Look to the past and look to the future. In the past, have you written any articles or blogs, given any presentations, or made any social media posts that really clicked with an audience? Is there something about you that makes you better-suited than other attorneys to take on a certain kind of case? Use your own personality, history, and experiences to give you direction. What is it about you that no one else can duplicate? And look toward the future to identify emerging areas in need of expertise on the legal landscape. One place to start is to look at what’s trending.
Identifying What’s Trending
Seeing how our culture is changing is not difficult—there is a world of information in the palms of our hands at all times. It’s deconstructing and parsing through the data deluge that is the challenge. Tools like Google Trends can be a good way to keep a finger on the pulse of top search queries. Legal blogs, journals, podcasts, and trusted legal news sources can all be helpful idea sources, as can communicating with other attorneys in your field.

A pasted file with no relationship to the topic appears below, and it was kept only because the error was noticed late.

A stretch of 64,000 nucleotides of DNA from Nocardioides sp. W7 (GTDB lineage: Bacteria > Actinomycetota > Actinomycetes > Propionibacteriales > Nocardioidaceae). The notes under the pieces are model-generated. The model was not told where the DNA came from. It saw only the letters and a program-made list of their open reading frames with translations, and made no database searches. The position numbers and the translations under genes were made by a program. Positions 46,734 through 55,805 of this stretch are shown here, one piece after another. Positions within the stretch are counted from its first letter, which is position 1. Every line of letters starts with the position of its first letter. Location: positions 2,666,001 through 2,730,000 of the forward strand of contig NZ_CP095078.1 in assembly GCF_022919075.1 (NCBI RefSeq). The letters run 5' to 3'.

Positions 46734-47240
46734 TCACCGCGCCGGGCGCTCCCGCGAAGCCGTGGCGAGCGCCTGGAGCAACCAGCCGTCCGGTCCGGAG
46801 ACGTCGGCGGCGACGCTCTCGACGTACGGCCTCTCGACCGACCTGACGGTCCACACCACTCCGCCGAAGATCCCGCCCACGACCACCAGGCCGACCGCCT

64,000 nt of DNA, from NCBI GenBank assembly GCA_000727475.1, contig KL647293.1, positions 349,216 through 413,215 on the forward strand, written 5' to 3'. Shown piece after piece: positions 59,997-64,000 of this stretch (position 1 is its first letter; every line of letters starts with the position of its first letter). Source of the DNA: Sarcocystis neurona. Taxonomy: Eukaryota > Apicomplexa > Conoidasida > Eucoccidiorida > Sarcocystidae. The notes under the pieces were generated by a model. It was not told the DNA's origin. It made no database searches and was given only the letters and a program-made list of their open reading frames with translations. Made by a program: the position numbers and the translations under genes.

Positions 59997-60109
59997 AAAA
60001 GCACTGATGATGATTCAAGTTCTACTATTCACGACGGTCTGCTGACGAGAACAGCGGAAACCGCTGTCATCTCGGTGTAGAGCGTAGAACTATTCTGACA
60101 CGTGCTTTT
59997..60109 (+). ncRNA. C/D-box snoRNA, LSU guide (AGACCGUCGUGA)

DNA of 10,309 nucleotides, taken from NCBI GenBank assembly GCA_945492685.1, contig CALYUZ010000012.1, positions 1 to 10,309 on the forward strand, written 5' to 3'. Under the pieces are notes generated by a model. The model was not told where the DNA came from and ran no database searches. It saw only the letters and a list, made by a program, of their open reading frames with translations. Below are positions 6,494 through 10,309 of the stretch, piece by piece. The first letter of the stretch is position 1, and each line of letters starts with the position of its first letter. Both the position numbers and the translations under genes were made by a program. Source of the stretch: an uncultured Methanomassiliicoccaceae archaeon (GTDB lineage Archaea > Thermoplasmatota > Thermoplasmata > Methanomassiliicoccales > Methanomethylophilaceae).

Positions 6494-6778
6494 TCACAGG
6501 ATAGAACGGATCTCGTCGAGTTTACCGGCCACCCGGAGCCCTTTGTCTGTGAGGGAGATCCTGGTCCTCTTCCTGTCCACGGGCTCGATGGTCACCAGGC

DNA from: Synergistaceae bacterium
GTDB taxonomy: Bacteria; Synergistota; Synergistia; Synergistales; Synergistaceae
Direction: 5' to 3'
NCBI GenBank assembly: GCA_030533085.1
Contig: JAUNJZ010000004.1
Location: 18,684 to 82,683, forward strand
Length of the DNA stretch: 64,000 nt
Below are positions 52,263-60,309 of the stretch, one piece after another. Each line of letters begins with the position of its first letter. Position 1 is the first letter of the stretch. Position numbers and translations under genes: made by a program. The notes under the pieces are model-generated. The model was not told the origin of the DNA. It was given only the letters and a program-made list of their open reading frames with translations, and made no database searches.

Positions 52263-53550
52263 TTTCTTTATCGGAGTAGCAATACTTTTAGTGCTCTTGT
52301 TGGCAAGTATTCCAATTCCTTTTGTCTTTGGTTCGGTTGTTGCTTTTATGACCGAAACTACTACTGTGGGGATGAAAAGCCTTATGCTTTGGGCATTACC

Look for areas of rapid and sustained growth, areas impacted by advances in technology, and areas of vague, evolving, or inadequate legislation. As you project to the future, think about the longevity of the demand. You don’t want to choose a micro-niche that will fizzle out in a matter of years. Will you get bored? Will clients dry up? Think about why you are choosing this area as your legal niche. Is it just because it’s a hot topic? Or do you see this field solidifying into an area where you personally can make some real headway toward positive, long-term change?
A legal niche can be as broad or as narrow as you feel is right for you and your career. On one end of the spectrum, some attorneys gravitate toward steeply-trending issues—pandemic-related litigation, cannabis law, artificial intelligence, drone use regulations, self-driving cars, climate justice, non-anthropocentric law, cybersecurity, diversity, inclusion, and equality policy—and the infinitely nesting micro-niches within each of these highly complex topics.